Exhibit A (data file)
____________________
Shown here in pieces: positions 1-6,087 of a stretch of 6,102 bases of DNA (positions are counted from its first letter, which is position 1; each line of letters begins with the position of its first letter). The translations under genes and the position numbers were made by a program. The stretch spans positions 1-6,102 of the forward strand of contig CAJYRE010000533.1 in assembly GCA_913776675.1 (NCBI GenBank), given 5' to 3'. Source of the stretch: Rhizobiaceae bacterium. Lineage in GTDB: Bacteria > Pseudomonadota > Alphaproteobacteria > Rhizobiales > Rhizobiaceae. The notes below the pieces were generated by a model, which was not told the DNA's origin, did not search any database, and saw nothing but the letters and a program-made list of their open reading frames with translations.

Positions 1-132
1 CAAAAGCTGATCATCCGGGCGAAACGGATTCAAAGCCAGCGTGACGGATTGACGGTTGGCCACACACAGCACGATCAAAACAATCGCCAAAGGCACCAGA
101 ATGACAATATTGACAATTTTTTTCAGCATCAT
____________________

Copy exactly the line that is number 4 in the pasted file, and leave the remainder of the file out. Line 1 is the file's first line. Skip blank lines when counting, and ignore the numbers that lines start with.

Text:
101 ATGACAATATTGACAATTTTTTTCAGCATCAT